I have a few Shure FP410 Automixers that I recently purchased and the input gain is very high. I have a Shure MX184 wired lav into the mic level input and need to set the input knob on the FP410 to 1/2. A setting of One is too high! Similarly, a Beta 57 at normal speaking distance is set to around 2. Much different when compared side by side with the SCM810 Automixer. Do you have a modification for the phenomena?The FP410 does have about 13 dB more gain than the SCM810. Here are instructions on how to reduce the input gain of the FP410:
What is the purpose of this modification?
It reduces the gain of the initial input stage. This allows the input control to be set higher when using a microphone with a "hot" output. From the factory, this stage produces 14dB of gain.
How is the FP410 modified?
For channel one, resistor R140 (3kohm) is replaced with a new value.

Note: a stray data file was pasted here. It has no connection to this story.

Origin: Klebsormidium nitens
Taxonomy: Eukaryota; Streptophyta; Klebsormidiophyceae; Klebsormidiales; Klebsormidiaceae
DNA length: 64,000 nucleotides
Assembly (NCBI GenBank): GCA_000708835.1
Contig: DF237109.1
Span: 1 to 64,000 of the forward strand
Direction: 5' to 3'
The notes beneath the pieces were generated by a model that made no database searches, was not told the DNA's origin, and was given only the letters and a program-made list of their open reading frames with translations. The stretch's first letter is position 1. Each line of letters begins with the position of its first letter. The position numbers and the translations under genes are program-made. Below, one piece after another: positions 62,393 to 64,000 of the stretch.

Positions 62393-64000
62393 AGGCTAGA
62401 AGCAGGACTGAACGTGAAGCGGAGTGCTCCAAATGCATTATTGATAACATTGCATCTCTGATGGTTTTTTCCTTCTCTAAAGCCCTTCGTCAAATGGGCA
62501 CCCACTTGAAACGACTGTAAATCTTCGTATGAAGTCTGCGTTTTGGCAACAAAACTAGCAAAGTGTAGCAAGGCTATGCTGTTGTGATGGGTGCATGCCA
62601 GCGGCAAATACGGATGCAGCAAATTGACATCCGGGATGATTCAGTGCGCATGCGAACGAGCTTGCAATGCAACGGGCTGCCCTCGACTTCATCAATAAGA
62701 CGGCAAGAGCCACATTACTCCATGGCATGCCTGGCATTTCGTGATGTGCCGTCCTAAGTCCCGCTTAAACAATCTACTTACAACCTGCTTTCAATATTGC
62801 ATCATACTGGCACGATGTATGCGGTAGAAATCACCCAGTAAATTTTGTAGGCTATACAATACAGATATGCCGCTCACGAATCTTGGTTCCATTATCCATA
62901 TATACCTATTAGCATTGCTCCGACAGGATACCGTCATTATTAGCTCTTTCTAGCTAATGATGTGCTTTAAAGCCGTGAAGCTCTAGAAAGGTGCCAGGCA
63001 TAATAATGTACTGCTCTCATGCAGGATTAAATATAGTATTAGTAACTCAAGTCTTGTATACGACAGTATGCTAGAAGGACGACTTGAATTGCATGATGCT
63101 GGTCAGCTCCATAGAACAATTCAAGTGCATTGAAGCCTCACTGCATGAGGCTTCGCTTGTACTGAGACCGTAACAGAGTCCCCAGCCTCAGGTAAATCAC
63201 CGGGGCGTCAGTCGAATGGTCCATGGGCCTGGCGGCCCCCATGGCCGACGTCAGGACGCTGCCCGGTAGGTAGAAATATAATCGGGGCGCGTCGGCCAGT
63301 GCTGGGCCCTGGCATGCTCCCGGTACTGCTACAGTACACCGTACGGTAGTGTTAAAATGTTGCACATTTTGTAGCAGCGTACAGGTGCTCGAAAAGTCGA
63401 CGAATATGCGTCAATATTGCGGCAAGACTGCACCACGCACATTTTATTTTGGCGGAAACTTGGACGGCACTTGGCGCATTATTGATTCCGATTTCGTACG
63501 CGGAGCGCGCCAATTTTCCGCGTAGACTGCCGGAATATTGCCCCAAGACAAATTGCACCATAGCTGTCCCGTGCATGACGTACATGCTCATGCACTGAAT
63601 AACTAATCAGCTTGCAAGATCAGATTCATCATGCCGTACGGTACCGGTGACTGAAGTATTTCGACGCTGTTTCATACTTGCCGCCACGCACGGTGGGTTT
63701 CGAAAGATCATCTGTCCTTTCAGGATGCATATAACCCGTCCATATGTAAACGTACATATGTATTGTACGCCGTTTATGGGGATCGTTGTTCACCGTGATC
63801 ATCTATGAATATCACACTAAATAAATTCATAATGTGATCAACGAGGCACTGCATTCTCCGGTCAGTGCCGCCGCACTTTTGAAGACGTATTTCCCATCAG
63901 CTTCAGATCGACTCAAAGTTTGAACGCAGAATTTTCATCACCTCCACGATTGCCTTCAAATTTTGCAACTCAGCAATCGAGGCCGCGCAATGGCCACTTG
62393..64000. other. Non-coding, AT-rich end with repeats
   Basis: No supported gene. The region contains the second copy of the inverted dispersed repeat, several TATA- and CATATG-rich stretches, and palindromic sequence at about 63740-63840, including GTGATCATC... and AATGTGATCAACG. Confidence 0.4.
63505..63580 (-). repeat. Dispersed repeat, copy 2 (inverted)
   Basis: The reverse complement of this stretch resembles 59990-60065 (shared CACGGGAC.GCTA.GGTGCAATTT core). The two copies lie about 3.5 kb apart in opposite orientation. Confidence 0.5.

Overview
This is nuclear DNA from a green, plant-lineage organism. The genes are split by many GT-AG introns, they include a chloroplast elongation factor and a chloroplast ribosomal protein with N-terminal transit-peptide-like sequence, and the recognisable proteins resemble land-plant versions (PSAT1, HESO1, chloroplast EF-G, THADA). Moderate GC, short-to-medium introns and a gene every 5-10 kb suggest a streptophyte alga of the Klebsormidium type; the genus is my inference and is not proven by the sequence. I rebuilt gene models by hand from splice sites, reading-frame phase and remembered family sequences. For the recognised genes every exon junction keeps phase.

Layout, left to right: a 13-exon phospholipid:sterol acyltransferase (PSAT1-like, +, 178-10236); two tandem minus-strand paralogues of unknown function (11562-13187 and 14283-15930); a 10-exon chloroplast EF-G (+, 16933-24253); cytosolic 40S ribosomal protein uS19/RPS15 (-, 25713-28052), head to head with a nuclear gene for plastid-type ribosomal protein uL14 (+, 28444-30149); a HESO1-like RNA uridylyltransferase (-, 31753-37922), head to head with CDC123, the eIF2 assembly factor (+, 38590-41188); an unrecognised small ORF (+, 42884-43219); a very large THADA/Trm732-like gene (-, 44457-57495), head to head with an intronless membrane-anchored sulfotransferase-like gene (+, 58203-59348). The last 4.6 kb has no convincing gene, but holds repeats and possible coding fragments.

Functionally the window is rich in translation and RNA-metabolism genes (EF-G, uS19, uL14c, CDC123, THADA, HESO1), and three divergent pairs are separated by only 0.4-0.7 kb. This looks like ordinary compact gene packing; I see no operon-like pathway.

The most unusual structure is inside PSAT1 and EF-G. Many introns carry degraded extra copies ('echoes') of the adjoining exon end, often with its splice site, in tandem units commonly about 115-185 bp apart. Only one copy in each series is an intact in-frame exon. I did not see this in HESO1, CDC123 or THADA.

To reduce the gain by 6dB, use a 8.2kohm resistor. To reduce the gain by 8dB, use a 12kohm resistor.
To reduce the gain by 10dB, use a 22kohm resistor. NOTE: The input stage could become unstable and oscillate when R140 is replaced. If this happens, try a resistor with a smaller value. Results will vary from mixer to mixer because of component tolerance. Experimentation will be necessary when modifying this gain stage.
What are the steps?
- Remove the four screws which secure the FP410 cover.
- Look near the channel one XLR connector and locate R140 (3kohm).
- Remove R140. Replace it with the new value selected above.
- For input two, replace R146.
- For input three, replace R152.
- For input four, replace R158.
- Reassemble the FP410.
Will Shure modify the mixer for me?
Yes, for a nominal charge.
Return the FP410 to the Shure Service Department
Please include a copy of this bulletin.
Is there another way?
A Shure A15AS in-line attenuator may be inserted between the microphone and the FP410 input. The A15AS will provide 15, 20, or 25 dB of attenuation and will pass phantom power.